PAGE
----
The film boosted the profile of folk-rock duo Simon & Garfunkel, whose soundtrack album The Graduate, on the strength of the hit single "Mrs. Robinson", rose to the top of the charts in 1968 (knocking off The Beatles' White Album). However, the version that appears in the film is markedly different from the hit single version, which would not be issued until Simon and Garfunkel's next album, Bookends. The actual film version of "Mrs. Robinson" does appear on The Graduate soundtrack LP.

According to a Variety article by Peter Bart in the 15 May 2005 issue, Nichols had become obsessed with Simon & Garfunkel's music while shooting the film. Lawrence Turman, his producer, made a deal for Simon to write three new songs for the movie. By the time they were nearly finished editing the film, Simon had only written one new song. Nichols begged him for more but Simon, who was touring constantly, told him he didn't have the time. He did play him a few notes of a new song he had been working on; "It's not for the movie... it's a song about times past — about Mrs. Roosevelt and Joe DiMaggio and stuff." Nichols advised Simon, "It's now about Mrs. Robinson, not Mrs. Roosevelt.

Jacksonville State University

Jacksonville State University is a public university serving Northeast Alabama on a 459-acre (1.9 km2) campus with 58 buildings in Jacksonville, Alabama which is in the Appalachian foothills of northeast Alabama. Founded in 1883, as Jacksonville State Normal School, in 1930 the name changed to Jacksonville State Teachers College, and again in 1957 to Jacksonville State College. The university began operating as Jacksonville State University in 1967. In 2008, the university celebrated its 125th anniversary.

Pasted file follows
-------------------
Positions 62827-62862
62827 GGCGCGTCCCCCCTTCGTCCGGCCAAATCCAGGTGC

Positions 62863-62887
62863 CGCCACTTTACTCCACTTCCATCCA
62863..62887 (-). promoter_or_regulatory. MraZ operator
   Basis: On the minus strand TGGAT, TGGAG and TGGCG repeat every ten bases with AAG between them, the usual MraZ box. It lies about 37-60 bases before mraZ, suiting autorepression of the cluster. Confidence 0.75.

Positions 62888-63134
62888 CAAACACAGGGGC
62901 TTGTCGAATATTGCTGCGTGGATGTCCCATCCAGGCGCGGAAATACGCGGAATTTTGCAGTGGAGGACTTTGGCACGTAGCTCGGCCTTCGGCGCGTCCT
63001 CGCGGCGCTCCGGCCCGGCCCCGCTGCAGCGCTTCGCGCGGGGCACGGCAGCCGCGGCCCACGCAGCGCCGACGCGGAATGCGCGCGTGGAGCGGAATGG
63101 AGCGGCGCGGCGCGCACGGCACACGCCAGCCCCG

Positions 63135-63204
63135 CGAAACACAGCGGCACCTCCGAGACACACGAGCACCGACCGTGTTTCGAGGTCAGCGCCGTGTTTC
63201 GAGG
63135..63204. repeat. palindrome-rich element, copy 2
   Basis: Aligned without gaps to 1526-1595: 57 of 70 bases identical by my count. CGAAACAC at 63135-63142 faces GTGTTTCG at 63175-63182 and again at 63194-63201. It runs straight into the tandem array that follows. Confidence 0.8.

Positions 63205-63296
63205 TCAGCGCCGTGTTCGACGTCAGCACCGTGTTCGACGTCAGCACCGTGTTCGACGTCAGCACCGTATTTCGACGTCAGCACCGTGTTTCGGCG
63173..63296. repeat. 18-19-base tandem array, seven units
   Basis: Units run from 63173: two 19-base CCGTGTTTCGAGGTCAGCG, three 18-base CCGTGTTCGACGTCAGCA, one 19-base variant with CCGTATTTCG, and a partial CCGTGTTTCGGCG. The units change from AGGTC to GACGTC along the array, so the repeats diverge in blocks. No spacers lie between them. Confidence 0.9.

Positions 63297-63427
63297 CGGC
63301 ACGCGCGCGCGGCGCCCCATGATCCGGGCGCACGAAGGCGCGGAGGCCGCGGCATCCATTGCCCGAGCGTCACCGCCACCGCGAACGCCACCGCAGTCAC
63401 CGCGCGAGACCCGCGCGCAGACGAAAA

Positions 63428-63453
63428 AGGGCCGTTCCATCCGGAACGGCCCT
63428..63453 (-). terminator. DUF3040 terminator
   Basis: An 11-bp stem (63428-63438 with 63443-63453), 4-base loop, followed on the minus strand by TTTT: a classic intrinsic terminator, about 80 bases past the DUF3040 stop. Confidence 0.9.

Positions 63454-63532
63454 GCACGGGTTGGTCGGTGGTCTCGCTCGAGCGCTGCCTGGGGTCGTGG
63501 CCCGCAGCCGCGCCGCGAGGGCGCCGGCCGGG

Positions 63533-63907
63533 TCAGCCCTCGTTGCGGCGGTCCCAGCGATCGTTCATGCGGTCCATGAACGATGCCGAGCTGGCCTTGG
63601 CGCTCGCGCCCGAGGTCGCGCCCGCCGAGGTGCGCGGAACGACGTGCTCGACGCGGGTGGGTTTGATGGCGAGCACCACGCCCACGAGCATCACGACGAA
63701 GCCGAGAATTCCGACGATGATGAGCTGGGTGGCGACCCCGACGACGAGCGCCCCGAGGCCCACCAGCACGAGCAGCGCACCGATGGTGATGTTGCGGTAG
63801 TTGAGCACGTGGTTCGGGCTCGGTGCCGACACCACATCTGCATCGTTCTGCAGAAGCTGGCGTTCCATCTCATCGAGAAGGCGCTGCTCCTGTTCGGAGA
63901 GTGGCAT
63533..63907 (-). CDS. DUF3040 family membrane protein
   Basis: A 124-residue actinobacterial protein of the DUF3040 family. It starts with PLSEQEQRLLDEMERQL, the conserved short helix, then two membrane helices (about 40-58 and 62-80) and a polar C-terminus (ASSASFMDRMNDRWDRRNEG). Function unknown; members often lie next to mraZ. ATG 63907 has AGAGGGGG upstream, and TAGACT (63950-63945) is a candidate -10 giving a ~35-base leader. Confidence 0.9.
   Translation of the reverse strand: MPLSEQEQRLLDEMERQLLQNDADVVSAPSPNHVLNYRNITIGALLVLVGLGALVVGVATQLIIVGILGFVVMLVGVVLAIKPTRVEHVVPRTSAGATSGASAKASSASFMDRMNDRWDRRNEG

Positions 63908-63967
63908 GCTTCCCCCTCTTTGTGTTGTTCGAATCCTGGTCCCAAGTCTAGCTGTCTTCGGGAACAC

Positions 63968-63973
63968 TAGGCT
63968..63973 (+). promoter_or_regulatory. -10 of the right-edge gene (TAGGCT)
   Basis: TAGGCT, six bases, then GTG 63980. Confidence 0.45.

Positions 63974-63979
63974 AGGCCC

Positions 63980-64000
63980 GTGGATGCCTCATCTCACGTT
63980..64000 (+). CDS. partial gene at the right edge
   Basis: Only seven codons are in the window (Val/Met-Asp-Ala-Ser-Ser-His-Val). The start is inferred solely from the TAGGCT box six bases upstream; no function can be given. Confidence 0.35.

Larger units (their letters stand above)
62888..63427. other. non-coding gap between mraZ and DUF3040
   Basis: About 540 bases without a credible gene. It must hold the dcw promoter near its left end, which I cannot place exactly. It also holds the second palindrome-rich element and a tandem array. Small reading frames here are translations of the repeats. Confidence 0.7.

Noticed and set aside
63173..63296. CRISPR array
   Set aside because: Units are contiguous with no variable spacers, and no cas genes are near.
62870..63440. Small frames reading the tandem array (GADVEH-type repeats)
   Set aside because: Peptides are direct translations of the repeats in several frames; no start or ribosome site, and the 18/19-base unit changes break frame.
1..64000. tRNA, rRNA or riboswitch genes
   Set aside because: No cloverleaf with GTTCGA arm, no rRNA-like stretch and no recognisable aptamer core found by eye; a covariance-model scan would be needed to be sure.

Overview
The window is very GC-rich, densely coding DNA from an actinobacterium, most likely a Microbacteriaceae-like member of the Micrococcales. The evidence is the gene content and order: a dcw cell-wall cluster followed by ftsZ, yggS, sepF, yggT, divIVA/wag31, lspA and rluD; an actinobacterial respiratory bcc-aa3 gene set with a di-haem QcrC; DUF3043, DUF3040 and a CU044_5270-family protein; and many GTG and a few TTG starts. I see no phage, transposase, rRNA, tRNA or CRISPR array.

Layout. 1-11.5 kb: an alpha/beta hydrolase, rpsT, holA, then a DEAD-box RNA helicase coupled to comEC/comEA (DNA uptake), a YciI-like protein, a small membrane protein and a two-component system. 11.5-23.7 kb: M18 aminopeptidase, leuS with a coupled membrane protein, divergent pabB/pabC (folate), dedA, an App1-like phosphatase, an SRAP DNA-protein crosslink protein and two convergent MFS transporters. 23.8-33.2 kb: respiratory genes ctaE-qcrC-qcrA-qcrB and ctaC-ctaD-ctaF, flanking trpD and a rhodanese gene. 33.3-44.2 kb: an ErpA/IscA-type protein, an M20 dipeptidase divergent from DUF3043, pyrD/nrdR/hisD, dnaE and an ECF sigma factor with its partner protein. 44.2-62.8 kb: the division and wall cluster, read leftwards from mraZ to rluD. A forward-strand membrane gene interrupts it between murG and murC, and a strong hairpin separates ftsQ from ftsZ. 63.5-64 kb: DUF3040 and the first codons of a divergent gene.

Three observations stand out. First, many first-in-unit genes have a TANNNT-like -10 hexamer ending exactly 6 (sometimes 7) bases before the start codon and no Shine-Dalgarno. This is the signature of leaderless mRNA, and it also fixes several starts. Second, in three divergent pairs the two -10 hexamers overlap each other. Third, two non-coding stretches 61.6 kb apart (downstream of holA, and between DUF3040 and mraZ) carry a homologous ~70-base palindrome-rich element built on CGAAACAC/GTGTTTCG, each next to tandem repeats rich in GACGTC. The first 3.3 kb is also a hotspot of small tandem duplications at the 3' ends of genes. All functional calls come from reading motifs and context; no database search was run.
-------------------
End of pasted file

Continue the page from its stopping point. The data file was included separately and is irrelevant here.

Today, the university offers programs of study leading to Bachelor's, Master's, and Education Specialist degrees in business, communication, education, family sciences, liberal arts and sciences, and nursing, in addition to continuing education programs. Jacksonville State offers many online courses with online programs in emergency management, MBA, education, and others. JSU currently has an enrollment of more than 9,000 students, with 400 faculty members (300 of whom are full-time). Jacksonville State's Business School was ranked with in the nations top ten percentile by the Princeton Review. The current University President is Dr. William A. Meehan.

With a focus on providing a quality education, Jacksonville State University is accredited by the Southern Association of Colleges and Schools (SACS). In addition, 38 academic programs (79% of programs that can be accredited) earned specialized programmatic accreditations. These programs include business, education, engineering and technology, nursing, social work, drama, art, music, computer science, family and consumer science, and communication.

229 international students were enrolled in the 2005-06 academic year. The University has run its International House program, an international exchange program, for over 60 years.[1] JSU is also nationally recognized for its marching band, the Marching Southerners, which performs before thousands each year at marching exhibitions, football games, and parades.

Campus events

In February 2006, Jacksonville State University was named the "winner" of the Foundation for Individual Rights in Education (FIRE) Speech Code of the Month. At the time, FIRE called the University Code of Conduct “illegally overbroad.” They considered the code to be in violation of the First Amendment of the Constitution which protects offensive speech. The policy has since been changed.